Flightpath is Australia's premier magazine focusing on warbirds and antique aircraft. Now the February-April 2018 edition is on the shelves and ready for your eyes. The cover features a shot of a Focke-Wulf FW190 and a Hawker Hurricane, flying on much friendlier terms in 2018 than they were in 1941. Behind the cover is a fantastic selection of news, features and images from the world of warbirds and antique aircraft. Feast your eyes on this:
Expedition to Tadji
Archaeologist Ash Matic reports on his recent trip to northern Papua New Guinea and visits the former RAAF base at Tadji, near the township of Aitape.
The US Navy in Italy – Part One
Luigino Caliaro recounts the little known story of a remarkable Italian-American collaboration at Lake Bolsano at the end of the Great War.
A series of unfortunate events conspired against a Lightning pilot in late 1943. Michael Claringbould tells the sorry tale of Second Lieutenant Christopher Bartlett and the Lightning that disappeared.
Saving a Harpoon
A Lockheed Harpoon in danger of being scrapped was flown out of a remote strip in 2010. It has since been progressively restored to its military configuration. Roger Cain recalls the recovery of the PV-2D and details its rejuvenation.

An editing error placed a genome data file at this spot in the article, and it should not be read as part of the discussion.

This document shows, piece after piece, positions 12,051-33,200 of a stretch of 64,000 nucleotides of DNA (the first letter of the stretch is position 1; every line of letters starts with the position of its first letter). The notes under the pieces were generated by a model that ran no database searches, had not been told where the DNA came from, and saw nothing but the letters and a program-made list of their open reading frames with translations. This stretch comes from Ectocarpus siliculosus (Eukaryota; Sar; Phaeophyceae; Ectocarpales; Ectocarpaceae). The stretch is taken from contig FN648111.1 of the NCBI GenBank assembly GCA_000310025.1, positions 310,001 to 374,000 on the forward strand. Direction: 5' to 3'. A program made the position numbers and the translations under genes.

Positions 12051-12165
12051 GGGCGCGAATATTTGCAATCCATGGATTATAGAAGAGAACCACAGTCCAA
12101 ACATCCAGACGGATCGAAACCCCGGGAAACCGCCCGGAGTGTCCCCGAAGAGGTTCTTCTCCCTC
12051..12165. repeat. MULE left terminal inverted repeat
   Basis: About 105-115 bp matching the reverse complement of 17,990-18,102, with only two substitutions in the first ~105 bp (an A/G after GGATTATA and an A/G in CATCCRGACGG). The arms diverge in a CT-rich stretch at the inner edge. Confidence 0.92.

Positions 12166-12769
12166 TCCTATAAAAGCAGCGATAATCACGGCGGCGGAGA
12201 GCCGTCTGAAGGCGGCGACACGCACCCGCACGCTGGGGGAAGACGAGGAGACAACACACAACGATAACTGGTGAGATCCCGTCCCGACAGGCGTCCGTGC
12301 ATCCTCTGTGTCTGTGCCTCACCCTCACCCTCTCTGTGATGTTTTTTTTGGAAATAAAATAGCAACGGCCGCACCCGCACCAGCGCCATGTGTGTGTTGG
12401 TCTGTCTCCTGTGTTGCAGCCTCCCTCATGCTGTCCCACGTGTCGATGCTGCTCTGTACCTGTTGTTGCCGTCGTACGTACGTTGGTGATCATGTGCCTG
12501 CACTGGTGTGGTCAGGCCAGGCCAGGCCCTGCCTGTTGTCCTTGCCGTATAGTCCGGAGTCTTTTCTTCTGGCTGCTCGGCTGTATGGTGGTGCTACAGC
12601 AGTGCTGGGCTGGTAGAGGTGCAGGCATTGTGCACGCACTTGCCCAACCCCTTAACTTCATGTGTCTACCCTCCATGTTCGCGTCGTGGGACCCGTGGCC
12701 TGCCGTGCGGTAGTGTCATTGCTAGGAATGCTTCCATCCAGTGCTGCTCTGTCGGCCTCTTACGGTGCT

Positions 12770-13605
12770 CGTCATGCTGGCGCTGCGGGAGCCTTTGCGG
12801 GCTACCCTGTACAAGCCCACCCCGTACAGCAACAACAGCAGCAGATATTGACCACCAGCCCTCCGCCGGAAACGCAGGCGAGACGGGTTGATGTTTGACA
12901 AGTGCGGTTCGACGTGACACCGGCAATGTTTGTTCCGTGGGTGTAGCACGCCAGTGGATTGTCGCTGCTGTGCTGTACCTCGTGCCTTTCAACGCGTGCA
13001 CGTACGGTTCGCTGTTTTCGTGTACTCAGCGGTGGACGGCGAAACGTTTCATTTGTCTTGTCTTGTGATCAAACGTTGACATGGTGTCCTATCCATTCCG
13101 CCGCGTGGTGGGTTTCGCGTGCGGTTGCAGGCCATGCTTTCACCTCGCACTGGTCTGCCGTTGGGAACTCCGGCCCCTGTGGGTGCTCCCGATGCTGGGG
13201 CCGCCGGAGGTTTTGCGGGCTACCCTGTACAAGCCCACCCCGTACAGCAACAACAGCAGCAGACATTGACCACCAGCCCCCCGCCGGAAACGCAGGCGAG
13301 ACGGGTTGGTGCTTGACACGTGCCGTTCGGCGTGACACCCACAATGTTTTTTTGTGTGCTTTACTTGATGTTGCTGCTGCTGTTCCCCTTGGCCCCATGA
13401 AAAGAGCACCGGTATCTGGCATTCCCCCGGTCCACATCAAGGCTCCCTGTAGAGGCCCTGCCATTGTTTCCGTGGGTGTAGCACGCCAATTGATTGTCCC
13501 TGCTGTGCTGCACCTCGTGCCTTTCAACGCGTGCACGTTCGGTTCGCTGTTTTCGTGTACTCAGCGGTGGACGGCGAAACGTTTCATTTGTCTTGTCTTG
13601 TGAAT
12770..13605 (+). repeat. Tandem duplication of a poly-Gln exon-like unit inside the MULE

Cats in Colour
Hans Wiesman presents a selection of colour images from his new book 80 Years, A Tribute to the PBY Catalina.
The Supermarine Southampton - Part 1
James Kightly examines the often overlooked diverse history of the inter-war Supermarine Southampton flying boat and the achievements and uses of the RAAF’s two examples.
“For Our Freedom and Yours”
The prestigious Polish Cross of Valour was presented to very few Australian service personnel. Three of them were earned in direct service to Poland. Elise Horspool outlines their achievements and discovers the ongoing efforts to remember the sacrifices made during the Warsaw Airlift.
The Last "Big Do"
The last major air combat in the Southwest Pacific featuring Australian fighter pilots involved an outnumbered 78 Squadron south of Biak Island in June 1944. Gordon Clarke skilfully unravels the confusion of an interception that quickly broke down into individual engagements.
"Zero" on the Wharf
One of the most photographed downed enemy fighters of the New Guinea war was not all it was claimed to be. Michael Claringbould follows its journey, from its final April 1942 take off to Allied intelligence asset, and the pilot’s enduring quest to be forgotten.